I remember feeling embarrassed and disgusted at myself because I couldn’t stop plucking my eyebrows, even to the point when I even broke the tweezers in half and binned them out of anger. Of course this wasn’t going to stop the trichotillomania. Instead I’d find myself using my nails in an attempt to pick and pull out the hairs. This obviously wasn’t good for my skin, and as a result of using my nails I would end up bleeding where I’d scratched too much.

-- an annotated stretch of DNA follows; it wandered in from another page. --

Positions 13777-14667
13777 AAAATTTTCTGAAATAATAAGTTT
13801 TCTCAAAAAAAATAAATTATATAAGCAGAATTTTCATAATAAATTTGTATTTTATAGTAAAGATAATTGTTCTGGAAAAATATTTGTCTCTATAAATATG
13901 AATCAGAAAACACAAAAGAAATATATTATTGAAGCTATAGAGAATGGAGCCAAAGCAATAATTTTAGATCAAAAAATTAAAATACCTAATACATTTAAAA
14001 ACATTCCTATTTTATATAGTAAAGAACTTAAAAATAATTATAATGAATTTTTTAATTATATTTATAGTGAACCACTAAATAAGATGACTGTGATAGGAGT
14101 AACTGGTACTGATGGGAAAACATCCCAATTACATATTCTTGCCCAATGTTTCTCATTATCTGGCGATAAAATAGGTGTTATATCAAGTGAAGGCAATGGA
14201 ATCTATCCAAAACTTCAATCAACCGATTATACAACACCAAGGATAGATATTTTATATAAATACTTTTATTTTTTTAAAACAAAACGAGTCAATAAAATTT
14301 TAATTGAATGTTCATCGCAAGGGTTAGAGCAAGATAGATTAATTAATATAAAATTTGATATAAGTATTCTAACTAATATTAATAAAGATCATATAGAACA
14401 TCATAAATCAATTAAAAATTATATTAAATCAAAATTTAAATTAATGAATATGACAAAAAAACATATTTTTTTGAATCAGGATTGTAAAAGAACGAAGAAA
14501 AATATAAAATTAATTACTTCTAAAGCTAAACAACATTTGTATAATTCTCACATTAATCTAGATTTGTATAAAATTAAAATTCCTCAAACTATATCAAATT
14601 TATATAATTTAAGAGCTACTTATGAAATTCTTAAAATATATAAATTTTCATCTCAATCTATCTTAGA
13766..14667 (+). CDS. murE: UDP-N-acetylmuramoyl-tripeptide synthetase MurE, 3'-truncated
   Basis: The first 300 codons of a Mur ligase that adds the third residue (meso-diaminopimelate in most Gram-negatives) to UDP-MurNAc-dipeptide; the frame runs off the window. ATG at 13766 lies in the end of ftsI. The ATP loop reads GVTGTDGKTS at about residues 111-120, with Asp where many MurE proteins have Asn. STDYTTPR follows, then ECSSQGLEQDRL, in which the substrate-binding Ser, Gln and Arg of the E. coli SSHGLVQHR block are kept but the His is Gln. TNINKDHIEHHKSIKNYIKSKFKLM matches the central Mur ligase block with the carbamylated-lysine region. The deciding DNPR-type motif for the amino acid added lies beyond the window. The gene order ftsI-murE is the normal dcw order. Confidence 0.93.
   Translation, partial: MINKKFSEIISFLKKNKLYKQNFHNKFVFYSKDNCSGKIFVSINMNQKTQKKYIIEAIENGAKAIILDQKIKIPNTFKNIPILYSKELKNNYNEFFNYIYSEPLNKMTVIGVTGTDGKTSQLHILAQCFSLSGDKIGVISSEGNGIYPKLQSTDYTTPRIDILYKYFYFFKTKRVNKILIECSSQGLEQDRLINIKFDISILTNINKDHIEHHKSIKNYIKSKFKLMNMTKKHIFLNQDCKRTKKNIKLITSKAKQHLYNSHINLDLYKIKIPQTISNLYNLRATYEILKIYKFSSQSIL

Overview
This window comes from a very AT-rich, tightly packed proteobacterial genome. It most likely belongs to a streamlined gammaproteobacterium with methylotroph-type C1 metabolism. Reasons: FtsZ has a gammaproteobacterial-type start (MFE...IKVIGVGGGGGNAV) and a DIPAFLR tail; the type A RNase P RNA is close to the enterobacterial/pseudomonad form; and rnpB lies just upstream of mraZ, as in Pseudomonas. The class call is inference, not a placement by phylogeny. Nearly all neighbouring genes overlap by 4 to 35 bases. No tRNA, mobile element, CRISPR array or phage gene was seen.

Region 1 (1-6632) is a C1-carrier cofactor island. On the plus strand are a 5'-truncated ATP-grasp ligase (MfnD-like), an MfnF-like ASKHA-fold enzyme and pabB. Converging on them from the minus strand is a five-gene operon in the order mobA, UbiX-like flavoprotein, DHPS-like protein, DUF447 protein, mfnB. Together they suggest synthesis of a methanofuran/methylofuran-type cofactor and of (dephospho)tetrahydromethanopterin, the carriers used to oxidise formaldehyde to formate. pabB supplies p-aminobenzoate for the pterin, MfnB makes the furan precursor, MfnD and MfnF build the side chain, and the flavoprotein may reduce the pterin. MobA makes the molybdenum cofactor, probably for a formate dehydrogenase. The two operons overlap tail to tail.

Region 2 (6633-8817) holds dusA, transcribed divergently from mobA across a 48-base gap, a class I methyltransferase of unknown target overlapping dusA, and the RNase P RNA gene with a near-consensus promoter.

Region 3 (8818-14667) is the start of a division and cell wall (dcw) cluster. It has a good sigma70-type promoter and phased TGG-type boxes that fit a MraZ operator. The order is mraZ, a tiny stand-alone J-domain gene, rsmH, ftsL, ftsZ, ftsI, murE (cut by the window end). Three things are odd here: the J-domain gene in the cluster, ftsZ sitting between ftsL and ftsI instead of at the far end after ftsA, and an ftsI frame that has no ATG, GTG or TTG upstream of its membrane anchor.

I remember having to fake-smile a lot, and there are not many photos of me around this time either. My boyfriend at the time broke up with me, so it was a very sucky number of months. It was at the point where I had only half my eyebrows left or less, and I realised how it was having an effect on my self-esteem and of course my appearance. When I finished that school year for the summer, I began eating more and also talking to my family more, so by the time I started College that September, I was a happier person. I’m proud of myself for staying strong during that time in my life, and I’ve achieved everything I wanted to so far. I finished College with one of the highest grades in my class, now currently studying Computer Information Systems at University, I’m with the greatest partner I could ever have, and weigh a healthy weight for my size.